- AT&T (T) = ~7% above 5-year low
- McKesson (MCK) = ~14% above 5-year low
Granted one could argue that valuation matters more than share price, but I would still contend that you have a reasonable proxy here. Frankly, I was a bit surprised you could find five high-quality businesses trading so close to 5-year lows, given the general stock price environment we have seen for the last decade.
Each security has similarities (they all fit the screen after all) but there are also slightly different stories to tell.
When you look at something like Anheuser-Busch, I would argue that it made the above list largely as a result of high valuation getting back to a slightly more normal one. In the 2012 through 2015 stretch, Anheuser was earning between ~$4.50 and ~$5.50 per share. Meanwhile, the valuation drifted from ~15 times earnings back in 2011 up to the 20 to 25 range during those years.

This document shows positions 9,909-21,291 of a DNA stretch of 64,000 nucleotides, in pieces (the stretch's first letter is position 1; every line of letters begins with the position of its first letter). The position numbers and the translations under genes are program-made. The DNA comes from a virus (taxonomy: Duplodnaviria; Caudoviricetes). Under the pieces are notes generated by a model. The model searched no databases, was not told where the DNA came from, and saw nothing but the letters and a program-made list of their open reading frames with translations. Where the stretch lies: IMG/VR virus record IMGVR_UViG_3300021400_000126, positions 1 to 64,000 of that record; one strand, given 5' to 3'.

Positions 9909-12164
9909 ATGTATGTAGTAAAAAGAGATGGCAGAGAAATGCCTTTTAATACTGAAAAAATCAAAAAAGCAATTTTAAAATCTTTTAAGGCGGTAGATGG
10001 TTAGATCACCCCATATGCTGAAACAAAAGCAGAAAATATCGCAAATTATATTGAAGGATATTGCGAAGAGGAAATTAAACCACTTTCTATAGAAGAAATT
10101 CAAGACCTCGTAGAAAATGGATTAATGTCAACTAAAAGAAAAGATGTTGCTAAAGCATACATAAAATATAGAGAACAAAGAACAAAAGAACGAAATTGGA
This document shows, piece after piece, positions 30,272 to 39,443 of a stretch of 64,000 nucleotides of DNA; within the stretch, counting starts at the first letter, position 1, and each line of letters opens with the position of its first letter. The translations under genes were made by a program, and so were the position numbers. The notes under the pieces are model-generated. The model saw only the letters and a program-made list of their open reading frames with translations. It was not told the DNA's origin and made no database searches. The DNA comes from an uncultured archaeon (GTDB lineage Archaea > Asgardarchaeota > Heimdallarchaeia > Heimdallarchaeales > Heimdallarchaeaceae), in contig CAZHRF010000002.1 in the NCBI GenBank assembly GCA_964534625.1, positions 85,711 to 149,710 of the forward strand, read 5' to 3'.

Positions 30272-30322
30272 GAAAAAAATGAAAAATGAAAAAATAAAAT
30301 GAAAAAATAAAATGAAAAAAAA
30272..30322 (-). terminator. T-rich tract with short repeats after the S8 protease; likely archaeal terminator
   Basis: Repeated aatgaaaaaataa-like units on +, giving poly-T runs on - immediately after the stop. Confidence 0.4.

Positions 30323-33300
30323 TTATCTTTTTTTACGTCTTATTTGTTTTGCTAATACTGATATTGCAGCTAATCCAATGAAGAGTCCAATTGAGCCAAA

Now the business is still expected to earn between ~$4.50 and ~$5.50 in the next couple of years and the share price has drifted from ~$130 down to ~$84 – a material decline, but still not exactly screaming out from a valuation standpoint.
Franklin Resources is an interesting story. For a few decades, the company could boast about being a better investment than Apple or Berkshire Hathaway. Recently that hasn’t been anywhere close to the case, as the share price has been halved from a high near $60 in 2014 down to ~$29 today.